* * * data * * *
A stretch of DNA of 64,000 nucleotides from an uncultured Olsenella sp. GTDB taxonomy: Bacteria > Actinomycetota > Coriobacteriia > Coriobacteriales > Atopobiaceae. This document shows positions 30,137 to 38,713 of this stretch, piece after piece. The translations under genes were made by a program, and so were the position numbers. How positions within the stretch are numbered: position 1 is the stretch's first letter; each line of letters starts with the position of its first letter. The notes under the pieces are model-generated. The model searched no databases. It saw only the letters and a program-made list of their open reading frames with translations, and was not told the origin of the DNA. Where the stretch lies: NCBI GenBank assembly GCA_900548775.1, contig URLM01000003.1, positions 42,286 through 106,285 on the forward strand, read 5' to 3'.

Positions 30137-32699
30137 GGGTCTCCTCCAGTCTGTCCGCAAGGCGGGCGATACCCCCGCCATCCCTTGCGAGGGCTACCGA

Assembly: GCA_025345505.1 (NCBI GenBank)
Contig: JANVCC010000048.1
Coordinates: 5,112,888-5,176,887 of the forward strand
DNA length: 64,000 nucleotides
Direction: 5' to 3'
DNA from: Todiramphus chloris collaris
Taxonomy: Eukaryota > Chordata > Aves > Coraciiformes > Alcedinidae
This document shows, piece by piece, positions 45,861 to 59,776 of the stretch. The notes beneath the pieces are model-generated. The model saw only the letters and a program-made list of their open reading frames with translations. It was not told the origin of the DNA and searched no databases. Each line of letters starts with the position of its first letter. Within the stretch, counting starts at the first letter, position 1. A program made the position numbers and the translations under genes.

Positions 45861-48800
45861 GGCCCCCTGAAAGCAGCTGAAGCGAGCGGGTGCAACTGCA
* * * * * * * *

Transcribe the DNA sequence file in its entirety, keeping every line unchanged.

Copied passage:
A stretch of DNA of 64,000 nucleotides from an uncultured Olsenella sp. GTDB taxonomy: Bacteria > Actinomycetota > Coriobacteriia > Coriobacteriales > Atopobiaceae. This document shows positions 30,137 to 38,713 of this stretch, piece after piece. The translations under genes were made by a program, and so were the position numbers. How positions within the stretch are numbered: position 1 is the stretch's first letter; each line of letters starts with the position of its first letter. The notes under the pieces are model-generated. The model searched no databases. It saw only the letters and a program-made list of their open reading frames with translations, and was not told the origin of the DNA. Where the stretch lies: NCBI GenBank assembly GCA_900548775.1, contig URLM01000003.1, positions 42,286 through 106,285 on the forward strand, read 5' to 3'.

Positions 30137-32699
30137 GGGTCTCCTCCAGTCTGTCCGCAAGGCGGGCGATACCCCCGCCATCCCTTGCGAGGGCTACCGA

Assembly: GCA_025345505.1 (NCBI GenBank)
Contig: JANVCC010000048.1
Coordinates: 5,112,888-5,176,887 of the forward strand
DNA length: 64,000 nucleotides
Direction: 5' to 3'
DNA from: Todiramphus chloris collaris
Taxonomy: Eukaryota > Chordata > Aves > Coraciiformes > Alcedinidae
This document shows, piece by piece, positions 45,861 to 59,776 of the stretch. The notes beneath the pieces are model-generated. The model saw only the letters and a program-made list of their open reading frames with translations. It was not told the origin of the DNA and searched no databases. Each line of letters starts with the position of its first letter. Within the stretch, counting starts at the first letter, position 1. A program made the position numbers and the translations under genes.

Positions 45861-48800
45861 GGCCCCCTGAAAGCAGCTGAAGCGAGCGGGTGCAACTGCA